Female Officers Changing Police Style, Report Says

United Press International

Female police officers have been making the style of law enforcement less aggressive and more non-confrontational over the last 12 years, a magazine report said last week.

"I think the women are finally influencing the men into becoming less aggressive," Louise Vasquez, a 49-year old Miami homicide detective, was quoted as saying in the article in the coming Sunday Parade.

"When I first came on the job, I always heard that you had to be a macho tough guy to be a police officer," she said. "You got to be able to beat somebody up.

"I've seen men get into more fights, cause more injuries, kill more people and produce more complaints because of their need to prove their manliness."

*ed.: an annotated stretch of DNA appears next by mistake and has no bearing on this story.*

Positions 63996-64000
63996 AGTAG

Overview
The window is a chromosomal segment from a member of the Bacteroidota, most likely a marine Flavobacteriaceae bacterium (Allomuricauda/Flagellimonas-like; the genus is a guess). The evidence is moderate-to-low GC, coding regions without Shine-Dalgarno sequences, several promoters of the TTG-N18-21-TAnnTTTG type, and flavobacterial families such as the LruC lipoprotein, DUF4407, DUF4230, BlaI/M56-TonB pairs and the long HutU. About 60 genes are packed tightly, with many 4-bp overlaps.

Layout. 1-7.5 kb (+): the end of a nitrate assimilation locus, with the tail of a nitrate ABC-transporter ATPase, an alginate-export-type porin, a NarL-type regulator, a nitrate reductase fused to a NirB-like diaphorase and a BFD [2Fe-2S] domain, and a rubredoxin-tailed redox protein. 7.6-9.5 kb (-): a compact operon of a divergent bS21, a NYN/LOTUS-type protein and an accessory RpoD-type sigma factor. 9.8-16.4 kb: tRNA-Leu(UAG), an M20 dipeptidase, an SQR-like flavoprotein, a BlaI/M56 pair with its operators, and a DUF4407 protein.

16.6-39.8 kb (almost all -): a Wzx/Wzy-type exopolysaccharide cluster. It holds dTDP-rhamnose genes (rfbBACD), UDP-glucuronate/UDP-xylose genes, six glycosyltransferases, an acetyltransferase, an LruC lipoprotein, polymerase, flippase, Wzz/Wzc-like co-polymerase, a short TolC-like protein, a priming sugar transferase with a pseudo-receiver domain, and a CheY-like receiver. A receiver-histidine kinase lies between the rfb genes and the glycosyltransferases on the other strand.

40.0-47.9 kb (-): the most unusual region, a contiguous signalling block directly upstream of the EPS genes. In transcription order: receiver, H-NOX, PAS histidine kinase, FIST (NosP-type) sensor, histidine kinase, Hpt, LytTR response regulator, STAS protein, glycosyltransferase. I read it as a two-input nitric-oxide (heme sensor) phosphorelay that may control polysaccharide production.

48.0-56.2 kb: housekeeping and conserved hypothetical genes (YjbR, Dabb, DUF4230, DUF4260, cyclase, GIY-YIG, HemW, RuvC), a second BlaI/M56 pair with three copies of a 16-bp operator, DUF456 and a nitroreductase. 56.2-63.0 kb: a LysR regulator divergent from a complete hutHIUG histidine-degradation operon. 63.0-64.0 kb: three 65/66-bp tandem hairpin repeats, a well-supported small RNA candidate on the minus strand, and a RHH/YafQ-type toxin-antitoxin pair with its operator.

Vasquez, highly decorated 18-year veteran, said that with women "it's just the opposite. They don't have to prove anything. A gun is gonna make me as tough as any man. But the women are less likely to use it. They're gonna find another way."

Another female police officer, Mary Wamsley, 34, a sergeant in the Denver suburb of Lakewood, Colo., said, "I find that women don't like to be arrested by other women. They either call me a lesbian, a dyke or a whole string of profanities," she said.

Kathy Burke is a 15-year veteran of the New York City Police Department, one of 2,109 women on the force. She has put more than 1,000 drug dealers behind bars as an undercover cop while risking exposure, rape and violent death.

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